by Gideon

July 19, 2021

Social media is flooded with eduinfluencers or coaches giving relationship advice that often sounds quite neat and tidy… maybe because they often lack time spent in the arena.

Relationships are not neat and tidy.

They are messy at times and seriously frustrating when you least expect it.

Throw kids into the mix and you end up with a recipe for chaotic times of frustration, fatigue, feuds, fights, and frequently feeling like an utter failure, balanced out with moments of overwhelming bliss and transcendent happiness.

Nothing is simple about it.

And no amount of studying or research prepares you for the lessons this experience will teach you about relationships, emotions, inconvenience, commitment, perseverance, love and mostly, yourself.

I have learned that there is a limit to what you can learn about yourself by yourself…

Mike Tyson was right about everyone having a plan until getting punched in the mouth.

You’ll discover things about yourself, triggered by your spouse or children, that you never even thought of or knew existed.

So why do any of it?

Because it forces growth.

Every past failed relationship prepared you for the real thing, hard as those were and it seems.

Sadly, many end up being crushed by their past and never make it past training.

We don’t grow in comfort and in the absence of pressure.

Learned knowledge is great but experiential insight is superior.

And that comes with the possibility of pain in some form.

The ancient Gnostics knew this, so did many mystics and celebrated historical spiritual teachers like Yeshua or Buddha.

We cannot be liberated from our limited models of living without a renewed (es)sense of being which comes about with new insight.

Love relationships function like pressure chambers – rather than causing us to become someone else, they reveal who we’ve been all along and renders us a choice of succumbing, leaving, or evolving.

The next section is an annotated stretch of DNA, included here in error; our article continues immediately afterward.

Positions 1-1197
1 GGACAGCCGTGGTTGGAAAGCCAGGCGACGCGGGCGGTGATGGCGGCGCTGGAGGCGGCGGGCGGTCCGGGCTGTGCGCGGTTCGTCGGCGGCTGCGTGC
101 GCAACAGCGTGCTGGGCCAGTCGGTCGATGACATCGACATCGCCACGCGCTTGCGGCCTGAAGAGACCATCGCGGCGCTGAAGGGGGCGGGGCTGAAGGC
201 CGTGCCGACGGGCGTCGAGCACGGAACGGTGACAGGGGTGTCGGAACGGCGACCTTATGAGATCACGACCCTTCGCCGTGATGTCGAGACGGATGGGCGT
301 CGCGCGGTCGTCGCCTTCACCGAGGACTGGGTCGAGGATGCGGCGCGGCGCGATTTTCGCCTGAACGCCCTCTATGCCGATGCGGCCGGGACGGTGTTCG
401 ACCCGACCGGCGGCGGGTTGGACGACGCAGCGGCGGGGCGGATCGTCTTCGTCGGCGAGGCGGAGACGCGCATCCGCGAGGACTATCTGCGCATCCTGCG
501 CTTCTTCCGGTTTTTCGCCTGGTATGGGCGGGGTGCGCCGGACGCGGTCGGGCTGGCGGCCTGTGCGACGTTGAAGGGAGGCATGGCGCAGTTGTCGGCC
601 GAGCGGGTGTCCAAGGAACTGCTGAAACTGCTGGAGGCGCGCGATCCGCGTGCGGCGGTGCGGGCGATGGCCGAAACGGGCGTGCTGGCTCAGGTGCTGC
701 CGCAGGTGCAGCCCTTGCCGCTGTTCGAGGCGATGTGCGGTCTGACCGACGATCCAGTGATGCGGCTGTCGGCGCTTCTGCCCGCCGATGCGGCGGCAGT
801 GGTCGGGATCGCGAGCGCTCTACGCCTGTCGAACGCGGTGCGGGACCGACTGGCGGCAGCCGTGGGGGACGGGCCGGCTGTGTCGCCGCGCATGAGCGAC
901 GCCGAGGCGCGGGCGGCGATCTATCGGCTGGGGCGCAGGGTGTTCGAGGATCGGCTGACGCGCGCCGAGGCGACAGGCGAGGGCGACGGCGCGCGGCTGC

That seldomly happens in a vacuum where we can escape the pressure when (in)convenient or avoid it altogether and opt to learn from afar.

We don’t learn how to be a gladiator from the stands, only by stepping into the arena.

Love relationships… YOUR love relationship… offers you the gift of growth.

It also teaches you the art of self-regulation.

Self-management.

How to take personal responsibility, even for things you’re not directly responsible for.

And in the messiness of your pursuit of marital bliss and peaceful days, you must learn a lesson echoed by the ancient Stoics, that you only control yourself.

You would think that 15 yrs of marriage would have taught me that lesson by now, knowing that learning is merely remembering.

But I’m a slow learner and don’t remember that well, it seems.

Control of others in life does not work.

Control of self is a better strategy… the only logical strategy.

So, forget about a 50-50 marriage.

Instead, take full responsibility for your love relationship for it requires constant attention and adjustment.

There is frequently not enough time to plan, discuss, and decide.

You must act rapidly, even when it could cause an even bigger mess.

You must pivot, shift, adjust, adapt, discard quickly.

That’s the nature of the love arena.

Thus, care about your thoughts, mindset, actions, and words.

You don’t control your spouse’s.

Believing that you do simply reveals your level of delusion and probable current waste of focus and energy.

For the real concern is not – is this a 50-50 marriage?

The only important question is – am I giving our relationship the time, input, and care needed to create the possibility of a growing and fulfiling marriage?

Am I being the best I can be in our arena?

About the author 

Gideon

Gideon is the Owner of The Relationship Guy, a top-100 marriage advice blog that helps married couples create happier relationships. He is a trained professional counsellor (DipProfCouns., DipMSHT.), has been happily married for over fifteen years and is a dad of two.​ He also holds Bachelor and Master degrees in the field of Theology and is currently studying Psychology at Massey University (New Zealand).

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